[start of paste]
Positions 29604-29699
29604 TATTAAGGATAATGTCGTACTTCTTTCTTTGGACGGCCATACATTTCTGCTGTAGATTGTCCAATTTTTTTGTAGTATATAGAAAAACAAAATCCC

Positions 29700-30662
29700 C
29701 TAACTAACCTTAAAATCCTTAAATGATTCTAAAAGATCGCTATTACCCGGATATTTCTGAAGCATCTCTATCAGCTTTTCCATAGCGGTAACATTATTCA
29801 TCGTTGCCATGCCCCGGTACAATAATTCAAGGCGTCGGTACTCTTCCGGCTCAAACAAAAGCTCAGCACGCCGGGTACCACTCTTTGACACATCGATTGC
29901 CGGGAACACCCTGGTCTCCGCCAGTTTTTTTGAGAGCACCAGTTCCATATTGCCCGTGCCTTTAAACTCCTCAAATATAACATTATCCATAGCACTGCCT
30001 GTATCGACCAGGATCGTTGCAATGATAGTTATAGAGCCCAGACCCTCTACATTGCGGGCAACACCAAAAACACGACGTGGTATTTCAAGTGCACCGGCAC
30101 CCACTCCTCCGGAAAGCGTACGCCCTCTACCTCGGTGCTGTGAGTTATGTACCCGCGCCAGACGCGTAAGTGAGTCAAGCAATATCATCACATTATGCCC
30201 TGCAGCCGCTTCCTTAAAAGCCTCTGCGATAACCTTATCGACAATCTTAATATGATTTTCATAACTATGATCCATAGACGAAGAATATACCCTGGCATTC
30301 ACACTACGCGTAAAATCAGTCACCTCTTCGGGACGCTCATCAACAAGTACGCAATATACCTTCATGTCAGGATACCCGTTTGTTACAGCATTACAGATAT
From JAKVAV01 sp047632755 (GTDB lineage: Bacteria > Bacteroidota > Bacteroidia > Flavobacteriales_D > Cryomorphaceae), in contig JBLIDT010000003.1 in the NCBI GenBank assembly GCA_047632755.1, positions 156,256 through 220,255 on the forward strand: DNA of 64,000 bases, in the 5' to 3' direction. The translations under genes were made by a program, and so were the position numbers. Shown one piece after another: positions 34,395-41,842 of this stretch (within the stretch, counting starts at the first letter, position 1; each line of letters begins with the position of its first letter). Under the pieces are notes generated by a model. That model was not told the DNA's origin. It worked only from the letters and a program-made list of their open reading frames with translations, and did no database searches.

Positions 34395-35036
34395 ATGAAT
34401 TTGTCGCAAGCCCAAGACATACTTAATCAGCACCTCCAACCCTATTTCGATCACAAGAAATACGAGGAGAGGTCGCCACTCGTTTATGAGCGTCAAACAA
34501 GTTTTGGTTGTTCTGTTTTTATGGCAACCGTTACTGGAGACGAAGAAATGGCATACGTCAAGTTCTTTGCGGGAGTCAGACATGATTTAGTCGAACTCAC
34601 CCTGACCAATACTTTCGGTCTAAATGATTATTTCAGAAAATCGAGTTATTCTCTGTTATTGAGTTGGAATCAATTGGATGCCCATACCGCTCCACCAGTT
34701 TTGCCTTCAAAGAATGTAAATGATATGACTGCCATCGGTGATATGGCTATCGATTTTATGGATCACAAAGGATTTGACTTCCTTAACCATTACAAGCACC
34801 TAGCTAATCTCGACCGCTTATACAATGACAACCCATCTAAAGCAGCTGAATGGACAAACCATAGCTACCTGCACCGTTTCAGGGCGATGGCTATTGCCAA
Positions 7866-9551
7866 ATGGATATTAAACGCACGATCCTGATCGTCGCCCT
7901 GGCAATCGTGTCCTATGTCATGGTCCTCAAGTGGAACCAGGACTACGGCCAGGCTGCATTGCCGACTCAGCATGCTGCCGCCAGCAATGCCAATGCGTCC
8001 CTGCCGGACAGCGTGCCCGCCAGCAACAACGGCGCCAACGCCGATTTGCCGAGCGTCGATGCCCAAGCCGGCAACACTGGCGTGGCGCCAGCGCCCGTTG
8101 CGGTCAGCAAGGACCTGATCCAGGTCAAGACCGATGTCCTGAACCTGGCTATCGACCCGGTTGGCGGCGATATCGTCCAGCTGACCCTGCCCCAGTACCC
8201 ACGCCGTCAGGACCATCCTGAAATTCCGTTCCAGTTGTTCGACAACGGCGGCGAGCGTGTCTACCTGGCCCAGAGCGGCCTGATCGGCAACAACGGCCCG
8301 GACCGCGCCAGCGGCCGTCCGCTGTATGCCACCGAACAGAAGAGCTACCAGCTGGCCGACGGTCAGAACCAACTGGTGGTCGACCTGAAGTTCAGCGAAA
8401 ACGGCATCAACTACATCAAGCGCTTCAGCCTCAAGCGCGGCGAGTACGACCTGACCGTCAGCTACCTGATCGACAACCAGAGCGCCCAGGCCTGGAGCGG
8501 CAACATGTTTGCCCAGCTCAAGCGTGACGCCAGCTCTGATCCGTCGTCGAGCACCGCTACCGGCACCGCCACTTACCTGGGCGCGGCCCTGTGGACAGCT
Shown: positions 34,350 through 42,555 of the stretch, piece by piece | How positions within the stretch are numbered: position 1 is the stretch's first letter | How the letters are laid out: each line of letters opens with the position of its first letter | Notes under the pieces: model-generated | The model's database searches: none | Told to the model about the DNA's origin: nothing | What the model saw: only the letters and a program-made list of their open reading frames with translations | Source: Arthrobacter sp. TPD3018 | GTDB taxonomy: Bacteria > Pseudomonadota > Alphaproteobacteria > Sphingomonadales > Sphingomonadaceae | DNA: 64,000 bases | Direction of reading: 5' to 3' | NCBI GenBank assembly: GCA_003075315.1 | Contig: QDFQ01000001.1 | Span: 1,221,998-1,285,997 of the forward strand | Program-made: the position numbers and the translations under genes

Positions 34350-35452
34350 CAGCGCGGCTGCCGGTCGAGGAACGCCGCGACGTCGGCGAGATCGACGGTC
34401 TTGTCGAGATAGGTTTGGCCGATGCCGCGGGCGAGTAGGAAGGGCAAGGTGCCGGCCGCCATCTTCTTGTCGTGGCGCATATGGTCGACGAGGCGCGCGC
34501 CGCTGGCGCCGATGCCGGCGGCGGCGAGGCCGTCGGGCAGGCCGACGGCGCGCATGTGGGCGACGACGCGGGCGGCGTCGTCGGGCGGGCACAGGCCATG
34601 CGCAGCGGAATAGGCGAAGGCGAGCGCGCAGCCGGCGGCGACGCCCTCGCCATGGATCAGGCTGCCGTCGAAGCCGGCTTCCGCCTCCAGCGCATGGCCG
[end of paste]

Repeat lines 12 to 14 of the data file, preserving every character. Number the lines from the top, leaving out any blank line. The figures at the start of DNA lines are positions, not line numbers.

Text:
From JAKVAV01 sp047632755 (GTDB lineage: Bacteria > Bacteroidota > Bacteroidia > Flavobacteriales_D > Cryomorphaceae), in contig JBLIDT010000003.1 in the NCBI GenBank assembly GCA_047632755.1, positions 156,256 through 220,255 on the forward strand: DNA of 64,000 bases, in the 5' to 3' direction. The translations under genes were made by a program, and so were the position numbers. Shown one piece after another: positions 34,395-41,842 of this stretch (within the stretch, counting starts at the first letter, position 1; each line of letters begins with the position of its first letter). Under the pieces are notes generated by a model. That model was not told the DNA's origin. It worked only from the letters and a program-made list of their open reading frames with translations, and did no database searches.

Positions 34395-35036
34395 ATGAAT